Temporal profile of neuronal damage in a model of transient forebrain ischemia

Authors

  • Dr. William A. Pulsinelli MD, PhD.,

    Corresponding author
    1. The Department of Medical Research Council Laboratories, Carshalton, Surrey, SM5 4EF, United Kingdom
    • The Department of Medical Research Council Laboratories, Carshalton, Surrey, SM5 4EF, United Kingdom
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  • James B. Brierley MD,

    1. The Department of Medical Research Council Laboratories, Carshalton, Surrey, SM5 4EF, United Kingdom
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  • Fred Plum MD

    1. Department of Neurology, Cornell University Medical College, 1300 York Ave, New York, NY 10021
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Abstract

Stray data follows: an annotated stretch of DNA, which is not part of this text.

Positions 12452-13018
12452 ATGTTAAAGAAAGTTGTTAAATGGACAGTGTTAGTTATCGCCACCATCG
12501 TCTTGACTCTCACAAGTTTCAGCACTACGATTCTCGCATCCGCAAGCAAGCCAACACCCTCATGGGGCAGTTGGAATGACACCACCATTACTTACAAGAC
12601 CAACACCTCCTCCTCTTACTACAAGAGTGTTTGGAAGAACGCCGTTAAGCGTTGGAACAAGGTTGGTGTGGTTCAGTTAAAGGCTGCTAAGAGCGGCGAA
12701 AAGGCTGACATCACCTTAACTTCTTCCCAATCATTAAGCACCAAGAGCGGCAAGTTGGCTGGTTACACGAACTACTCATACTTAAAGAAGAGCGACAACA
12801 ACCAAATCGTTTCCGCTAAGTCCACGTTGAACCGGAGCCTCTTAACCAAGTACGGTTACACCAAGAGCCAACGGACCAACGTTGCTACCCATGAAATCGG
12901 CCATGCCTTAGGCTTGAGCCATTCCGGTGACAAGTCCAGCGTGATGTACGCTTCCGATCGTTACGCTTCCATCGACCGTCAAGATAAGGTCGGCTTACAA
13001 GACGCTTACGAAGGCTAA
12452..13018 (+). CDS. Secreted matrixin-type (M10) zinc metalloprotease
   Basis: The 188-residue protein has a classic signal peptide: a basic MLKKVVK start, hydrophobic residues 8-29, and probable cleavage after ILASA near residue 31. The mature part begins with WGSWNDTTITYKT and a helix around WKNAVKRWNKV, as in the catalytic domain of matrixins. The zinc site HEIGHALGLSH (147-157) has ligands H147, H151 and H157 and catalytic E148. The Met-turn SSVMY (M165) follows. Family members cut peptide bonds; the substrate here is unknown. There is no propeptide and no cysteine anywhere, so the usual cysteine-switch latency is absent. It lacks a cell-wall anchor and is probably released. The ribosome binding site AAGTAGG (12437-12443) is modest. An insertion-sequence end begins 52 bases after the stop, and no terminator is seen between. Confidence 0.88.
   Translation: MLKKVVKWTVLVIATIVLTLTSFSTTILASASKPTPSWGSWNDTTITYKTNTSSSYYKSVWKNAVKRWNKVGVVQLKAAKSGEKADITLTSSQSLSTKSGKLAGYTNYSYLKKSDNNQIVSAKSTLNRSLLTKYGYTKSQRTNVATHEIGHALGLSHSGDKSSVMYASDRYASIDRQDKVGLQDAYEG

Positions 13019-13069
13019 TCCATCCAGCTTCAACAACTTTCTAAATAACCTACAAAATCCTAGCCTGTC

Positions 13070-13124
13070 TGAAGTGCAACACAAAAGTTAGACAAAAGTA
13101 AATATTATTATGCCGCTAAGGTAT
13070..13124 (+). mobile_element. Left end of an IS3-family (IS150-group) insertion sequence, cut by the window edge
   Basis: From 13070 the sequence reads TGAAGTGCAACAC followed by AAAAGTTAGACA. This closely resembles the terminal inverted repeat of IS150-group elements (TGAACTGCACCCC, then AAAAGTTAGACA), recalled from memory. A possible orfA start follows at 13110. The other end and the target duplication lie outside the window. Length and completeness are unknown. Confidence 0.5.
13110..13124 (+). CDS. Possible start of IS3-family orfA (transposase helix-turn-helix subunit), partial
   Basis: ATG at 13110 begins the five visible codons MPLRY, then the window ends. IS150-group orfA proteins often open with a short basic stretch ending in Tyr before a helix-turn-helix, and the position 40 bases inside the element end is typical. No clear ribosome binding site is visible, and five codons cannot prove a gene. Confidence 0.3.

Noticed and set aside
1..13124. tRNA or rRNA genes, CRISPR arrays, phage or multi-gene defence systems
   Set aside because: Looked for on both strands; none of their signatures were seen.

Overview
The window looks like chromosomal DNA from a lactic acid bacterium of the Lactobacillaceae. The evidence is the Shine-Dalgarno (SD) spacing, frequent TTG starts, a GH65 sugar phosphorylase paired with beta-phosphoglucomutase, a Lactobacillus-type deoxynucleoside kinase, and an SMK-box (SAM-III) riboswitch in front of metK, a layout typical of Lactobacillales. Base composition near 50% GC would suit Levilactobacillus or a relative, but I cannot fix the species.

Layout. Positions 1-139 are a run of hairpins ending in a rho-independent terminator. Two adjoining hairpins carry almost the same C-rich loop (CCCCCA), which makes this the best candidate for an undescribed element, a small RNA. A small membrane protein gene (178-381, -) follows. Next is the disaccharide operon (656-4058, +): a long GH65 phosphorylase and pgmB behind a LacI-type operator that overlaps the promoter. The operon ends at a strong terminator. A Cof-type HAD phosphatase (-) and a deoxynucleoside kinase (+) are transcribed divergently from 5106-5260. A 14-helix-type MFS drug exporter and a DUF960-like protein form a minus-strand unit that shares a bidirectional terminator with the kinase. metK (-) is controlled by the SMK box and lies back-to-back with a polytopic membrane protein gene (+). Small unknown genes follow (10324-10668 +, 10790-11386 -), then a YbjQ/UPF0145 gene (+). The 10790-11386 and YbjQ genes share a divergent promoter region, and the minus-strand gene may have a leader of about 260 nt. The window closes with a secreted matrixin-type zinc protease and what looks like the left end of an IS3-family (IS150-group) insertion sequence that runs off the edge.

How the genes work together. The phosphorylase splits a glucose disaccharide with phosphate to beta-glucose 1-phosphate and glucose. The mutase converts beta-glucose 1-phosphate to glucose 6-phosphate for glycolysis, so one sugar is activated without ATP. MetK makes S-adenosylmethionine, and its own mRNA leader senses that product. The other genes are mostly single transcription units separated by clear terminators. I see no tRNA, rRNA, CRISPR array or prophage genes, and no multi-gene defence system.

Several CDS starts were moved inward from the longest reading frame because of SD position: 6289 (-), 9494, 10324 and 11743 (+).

This study examined the temporal profile of ischemic neuronal damage following transient bilateral forebrain ischemia in the rat model of four-vessel occlusion. Wistar rats were subjected to transient but severe forebrain ischemia by permanently occluding the vertebral arteries and 24 hours later temporarily occluding the common carotid arteries for 10, 20, or 30 minutes. Carotid artery blood flow was restored and the rats were killed by perfusion-fixation after 3, 6, 24, and 72 hours. Rats with postischemic convulsions were discarded. Ischemic neuronal damage was graded in accordance with conventional neuropathological criteria. Ten minutes of four-vessel occlusion produced scattered ischemic cell change in the cerebral hemispheres of most rats. The time to onset of visible neuronal damage varied among brain regions and in some regions progressively worsened with time. After 30 minutes of ischemia, small to medium-sized striatal neurons were damaged early while the initiation of visible damage to hippocampal neurons in the h1 zone was delayed for 3 to 6 hours. The number of damaged neurons in neocortex (layer 3, layers 5 and 6, or both) and hippocampus (h1, h3–5, paramedian zone) increased significantly (p < 0.01) between 24 and 72 hours. The unique delay in onset of ischemic cell change and the protracte increase in its incidence between 24 and 72 hours could reflect either delayed-appearance of ischemic change in previously killed neurons or a delayed insult that continued to jeopardize compromised but otherwise viable neurons during the postischemic period.

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